Your WIRED daily briefing. Today, a new shelter has been placed over Chernobyl’s Unit 4 reactor, Ford will start testing self-driving cars in the UK next year, the Internet Archive wants to set up a Canadian backup archive following Trump’s election and more.
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The Chernobyl Unit 4 nuclear reactor in Ukraine, site of the world’s worst nuclear accident, has now been safely covered by a new shelter (Ars Technica). The New Safe Confinement (NSC) shelter has been moved into place inch-by-inch on tracks over the last few days and, at 108 metres high and 257 metres tall, is the largest mobile metal structure in the world. The NSC is built to keep in any radiological releases from the ruined reactor for the next 100 years, as well as serving to protect the site from environmental damage.
Ford has confirmed that, starting in 2017, it will be testing autonomous cars at research facilities in Essex, and in Aachen and Cologne in Germany (TechCrunch). The testing is part of a lead-up to Ford’s planned launch of an autonomous ride-sharing fleet in Europe, some time after the service’s planned US debut in 2021. Ford has been surveying Europeans for their opinions on self-driving car technology – only 16 per cent would trust an autonomous car to drive their kids to school – and has also found that Europeans spend an average of 10 entire days every year in their cars.
The Internet Archive – the world’s largest repository of the web’s history – has announced that it plans to create a complete copy of its digital collections in Canada because “lots of copies keep stuff safe” (Motherboard). The move has been prompted by the pending US regime change following the election of Donald Trump to the presidency, which the organisation describes as a “firm reminder that institutions like ours, built for the long-term, need to design for change.” The Archive’s content includes the Wayback Machine, which stores iterated versions of websites, saving more than 300 million pages every week. Concerned and appreciative users are encouraged to donate whatever they’re able.
The ExoMars Trance Gas Orbiter (TGO) has sent back the first images of Mars taken since it arrived in orbit on October 19 (BBC). The orbiter’s CaSSIS (the Colour and Stereo Surface Imaging System) camera system has captured high resolution imagery of the Hebes Chasma as a distance of just 250km above the planet’s surface. Although its accompanying Schiaparelli lander failed to deploy on its descent to the Martian surface, the TGO is working as intended and is set to continue on its seven-year mission, which will also see it acting as a communication link to future ExoMars rovers and landers.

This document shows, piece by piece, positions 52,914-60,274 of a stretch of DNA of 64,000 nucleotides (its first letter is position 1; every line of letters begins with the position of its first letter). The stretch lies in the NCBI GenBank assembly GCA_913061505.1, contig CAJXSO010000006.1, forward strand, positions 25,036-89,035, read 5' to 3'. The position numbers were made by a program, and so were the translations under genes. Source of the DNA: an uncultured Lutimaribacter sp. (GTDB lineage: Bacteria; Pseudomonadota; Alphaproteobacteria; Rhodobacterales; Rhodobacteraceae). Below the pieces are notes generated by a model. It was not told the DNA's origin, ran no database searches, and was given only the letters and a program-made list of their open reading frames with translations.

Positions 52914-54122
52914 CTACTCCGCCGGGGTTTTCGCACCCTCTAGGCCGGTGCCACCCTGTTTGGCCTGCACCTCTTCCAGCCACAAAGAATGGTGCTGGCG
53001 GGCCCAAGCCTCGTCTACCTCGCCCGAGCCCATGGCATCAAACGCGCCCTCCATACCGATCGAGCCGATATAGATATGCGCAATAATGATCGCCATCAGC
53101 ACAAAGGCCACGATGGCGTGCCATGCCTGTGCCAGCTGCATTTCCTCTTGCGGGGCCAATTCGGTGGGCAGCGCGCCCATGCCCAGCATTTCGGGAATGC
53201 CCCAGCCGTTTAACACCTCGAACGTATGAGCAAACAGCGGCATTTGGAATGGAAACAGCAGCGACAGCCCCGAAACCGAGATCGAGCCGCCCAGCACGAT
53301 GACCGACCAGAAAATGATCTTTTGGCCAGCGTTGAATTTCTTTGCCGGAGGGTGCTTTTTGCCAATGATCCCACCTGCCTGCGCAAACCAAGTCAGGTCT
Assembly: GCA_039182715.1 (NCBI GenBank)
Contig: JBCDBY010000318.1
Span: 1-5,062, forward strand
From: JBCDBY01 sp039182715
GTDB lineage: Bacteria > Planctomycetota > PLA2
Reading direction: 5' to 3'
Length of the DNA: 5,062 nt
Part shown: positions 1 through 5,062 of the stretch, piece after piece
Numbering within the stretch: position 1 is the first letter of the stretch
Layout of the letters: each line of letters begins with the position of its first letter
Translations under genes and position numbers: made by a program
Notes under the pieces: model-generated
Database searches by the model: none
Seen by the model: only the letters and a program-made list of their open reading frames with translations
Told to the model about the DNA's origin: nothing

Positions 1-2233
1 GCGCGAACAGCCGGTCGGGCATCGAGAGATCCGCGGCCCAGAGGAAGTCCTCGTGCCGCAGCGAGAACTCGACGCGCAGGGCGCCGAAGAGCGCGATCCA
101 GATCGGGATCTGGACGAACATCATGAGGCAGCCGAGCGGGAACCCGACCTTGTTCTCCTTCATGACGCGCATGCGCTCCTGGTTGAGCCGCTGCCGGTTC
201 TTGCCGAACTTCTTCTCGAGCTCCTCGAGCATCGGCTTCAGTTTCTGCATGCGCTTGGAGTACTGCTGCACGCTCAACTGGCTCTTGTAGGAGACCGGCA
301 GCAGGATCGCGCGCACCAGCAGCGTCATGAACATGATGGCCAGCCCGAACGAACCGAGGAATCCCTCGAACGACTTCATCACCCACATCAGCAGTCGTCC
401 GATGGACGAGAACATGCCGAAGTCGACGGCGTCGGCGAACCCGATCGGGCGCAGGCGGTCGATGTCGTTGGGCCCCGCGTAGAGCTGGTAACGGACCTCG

After months of rumours and anticipation, Sky has officially announced Sky Mobile – a new mobile network designed to rival the likes of EE, Vodafone, O2 and Three (WIRED). Sky Mobile comes with three plans – 1GB for £10 per month, 3GB for £15 per month and 5GB for £20 per month. Non-Sky TV customers can add Unlimited Calls and Texts for £10 per month, or pay for calls and texts on a Pay As You Use (PAYU) basis. This means they don’t pay for inclusive calls and texts they don’t need. This latter feature’s flexibility is unique to Sky Mobile, and the firm said it is offering “something entirely different for the UK mobile market”. For example, for the first time mobile owners will be able to keep unused data for up to three years.
Ada Poon and her team at Stanford University in the USA have modified mice by introducing genetically engineered brain cells into the premotor cortex, which sends signals to the rodent’s muscles (Popular Science). This allows their movement to be remote controlled by a tiny light embedded in the mouse’s skull. When the modified neurons are exposed to light, they activate, prompting the mouse to begin running in a circle. Unlike previous wireless control experiments, the implant doesn’t require the mouse to carry a bulky and conspicuous battery pack, but is instead powered wirelessly, using radio waves transmitted through a specially designed cage.